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Rates Congress


Every year National Taxpayers Union (NTU) rates U.S. Representatives and Senators on their actual votes—every vote that affects taxes, spending, and debt. Unlike most organizations that publish ratings, we refuse to play the “rating game” of focusing on only a handful of congressional votes on selected issues. The NTU voting study is the fairest and most accurate guide available on congressional spending.

NTU has no partisan ax to grind. All members of Congress are treated the same regardless of political affiliation. Our only constituency is the overburdened American taxpayer. Grades are given impartially, based on the Taxpayer Score.

Taxpayer Score

The Taxpayer Score measures the strength of support for reducing wasteful government spending, opposing higher taxes, and often opposing burdensome regulations that can stifle U.S. economic growth. In general, a higher score is better because it means a member of Congress voted to spend less money.

The Taxpayer Score can range between zero and 100. We do not expect anyone to score a 100, nor has any legislator ever scored a perfect 100—without missing a single vote—in the decades-long history of the comprehensive NTU scoring system. A high score does not mean that the member of Congress was opposed to all spending or all programs. High-scoring members have indicated that they would vote for many programs if the amount of spending were lower or if the spending were offset by cuts elsewhere in the budget. Indeed, a member who still wants to increase spending on some programs can achieve a high score if he or she votes for offsetting cuts. A zero score would indicate that the member of Congress approved every spending increase and opposed every pro-taxpayer reform.

  • Click here for the PDF publication of NTU Rates Congress for the first session of the 118th Congress.
  • To view the list of votes used to establish the NTU Ratings, click here.
  • Click here to view a full list of 2023 Taxpayers' Friend Award Winners.
  • To view past scorecards, click here




NTU believes a score qualifying for a grade of “A” indicates the member is one of the strongest supporters of responsible tax and spending policies. We are pleased to give these members of Congress our “Taxpayers’ Friend Award.” To receive a Taxpayers' Friend Award, a member of Congress must have not only achieved a grade of an A, but also voted on a minimum percentage of weighted total votes in the House or in the Senate.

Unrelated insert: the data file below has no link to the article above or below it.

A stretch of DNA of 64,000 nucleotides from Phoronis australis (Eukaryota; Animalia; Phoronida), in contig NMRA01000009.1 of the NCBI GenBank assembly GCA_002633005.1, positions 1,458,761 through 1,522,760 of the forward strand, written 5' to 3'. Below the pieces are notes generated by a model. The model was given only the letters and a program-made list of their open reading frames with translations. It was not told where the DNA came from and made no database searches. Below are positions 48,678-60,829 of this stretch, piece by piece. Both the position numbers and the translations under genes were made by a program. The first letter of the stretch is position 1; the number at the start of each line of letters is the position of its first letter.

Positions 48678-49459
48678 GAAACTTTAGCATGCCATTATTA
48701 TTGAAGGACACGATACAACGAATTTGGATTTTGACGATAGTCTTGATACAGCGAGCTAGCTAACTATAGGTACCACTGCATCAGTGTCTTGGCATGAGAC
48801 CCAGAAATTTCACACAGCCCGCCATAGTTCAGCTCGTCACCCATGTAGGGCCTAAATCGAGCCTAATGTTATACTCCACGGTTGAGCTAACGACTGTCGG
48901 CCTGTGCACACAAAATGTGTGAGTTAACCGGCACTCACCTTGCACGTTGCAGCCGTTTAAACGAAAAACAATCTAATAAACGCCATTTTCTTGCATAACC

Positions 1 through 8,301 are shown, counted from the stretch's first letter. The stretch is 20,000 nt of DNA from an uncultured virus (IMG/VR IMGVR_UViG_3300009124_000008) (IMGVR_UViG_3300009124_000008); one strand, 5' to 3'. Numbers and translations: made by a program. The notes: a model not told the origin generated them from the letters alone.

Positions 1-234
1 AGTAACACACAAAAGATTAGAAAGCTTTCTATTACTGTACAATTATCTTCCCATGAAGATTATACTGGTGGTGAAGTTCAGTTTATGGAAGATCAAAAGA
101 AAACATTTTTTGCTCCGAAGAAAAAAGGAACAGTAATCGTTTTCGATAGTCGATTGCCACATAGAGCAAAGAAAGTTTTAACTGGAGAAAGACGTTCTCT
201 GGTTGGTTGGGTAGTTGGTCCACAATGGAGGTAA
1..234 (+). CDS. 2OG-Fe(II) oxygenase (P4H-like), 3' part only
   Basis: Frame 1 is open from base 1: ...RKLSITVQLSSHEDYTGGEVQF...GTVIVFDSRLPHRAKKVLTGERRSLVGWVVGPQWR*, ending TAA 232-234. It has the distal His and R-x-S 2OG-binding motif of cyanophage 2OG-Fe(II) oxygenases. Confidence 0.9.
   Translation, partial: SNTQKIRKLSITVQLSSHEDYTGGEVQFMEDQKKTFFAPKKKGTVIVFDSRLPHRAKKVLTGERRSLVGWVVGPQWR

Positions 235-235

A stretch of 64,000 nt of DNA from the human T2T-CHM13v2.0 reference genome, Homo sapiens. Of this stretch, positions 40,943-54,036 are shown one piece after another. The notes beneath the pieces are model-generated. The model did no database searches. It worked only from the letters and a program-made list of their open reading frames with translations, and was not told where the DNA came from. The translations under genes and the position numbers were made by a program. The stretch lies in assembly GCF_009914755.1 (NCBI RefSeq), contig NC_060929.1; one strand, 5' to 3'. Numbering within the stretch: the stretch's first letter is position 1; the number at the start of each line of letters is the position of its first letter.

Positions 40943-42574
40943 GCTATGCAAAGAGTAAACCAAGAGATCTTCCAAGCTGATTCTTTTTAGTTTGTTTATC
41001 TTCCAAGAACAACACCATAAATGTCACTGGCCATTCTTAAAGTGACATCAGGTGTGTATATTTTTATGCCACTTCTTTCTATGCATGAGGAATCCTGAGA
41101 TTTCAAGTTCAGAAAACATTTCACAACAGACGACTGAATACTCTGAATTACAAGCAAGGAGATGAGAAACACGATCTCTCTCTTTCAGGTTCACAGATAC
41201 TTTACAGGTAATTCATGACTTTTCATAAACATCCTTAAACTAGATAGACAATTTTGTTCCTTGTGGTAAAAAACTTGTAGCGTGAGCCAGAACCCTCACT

A score qualifying for a grade of “B” represents a “good” voting record on controlling spending and taxes. A “B” grade indicates that the member voted for taxpayers most of the time, but slightly less than those who attained the grade of “A.”

A score qualifying for a grade of “C” represents a minimally acceptable voting record on controlling taxes and spending. While such a score may be “satisfactory,” there is clearly room for improvement.

We also issue pluses and minuses for the grades of “B” and “C” in order to better recognize the differences in the voting records of members with these grades.

A score qualifying for a grade of “D” indicates the member has a “poor” voting record on controlling taxes and spending.

A score significantly below average qualifies for a grade of “F.”

Our scores and grades are not meant to offer definitive value judgments on any particular member of Congress, nor are they calculated with any favoritism or malice in mind. Rather,

NTU Rates Congress is designed to offer a quantitative value that demonstrates a member’s voting record on fiscal and regulatory matters, large and small.

NTU’s federal budget experts assigned a weight to each roll call vote in the House and Senate. A low weight was assigned to votes that had relatively smaller effects on the size of the federal budget and federal deficits, the scale and scope of federal tax revenues, or the size and scope of the regulatory state. A high weight, on the other hand, was assigned to votes with the most significant effect on federal spending, deficits, taxes, or the size and scope of the regulatory state

Consideration was given to the longer-term effects of a vote on future fiscal policy, even if relatively few tax or deficit-financed dollars might be immediately at stake.

Scores were computed by dividing the weighted total of votes cast against higher spending or taxes (or for lower spending or taxes) by the weighted total number of spending and tax issues on which the member of Congress voted. Average scores for each state were also computed using the weighted total of votes cast by each state delegation.

In computing these scores, we included only those votes on which the member actually voted for or against a bill, resolution, or amendment. Announced positions and absences were excluded.

Additionally, because some members either missed votes frequently, cast certain votes to permit the usage of procedural tools, or otherwise abstained from voting yes or no, their scores may not accurately reflect spending attitudes. The members falling into this category are noted. 

We analyzed every roll call vote taken in the First Session of the 118th Congress and selected all votes that could significantly affect the amounts of federal taxes, spending, debt, or regulatory impact. A total of 51 Senate and 223 House votes were selected.

We included votes cast on appropriations bills, authorization bills, budget resolutions, tax bills, amendments, and certain procedural and policy votes that could affect the burden on taxpayers. Votes that simply shifted equal amounts of spending from one area to another were excluded. Also excluded were unanimous votes and votes where there was a significant difference of opinion on how to vote to reduce or control the size of government.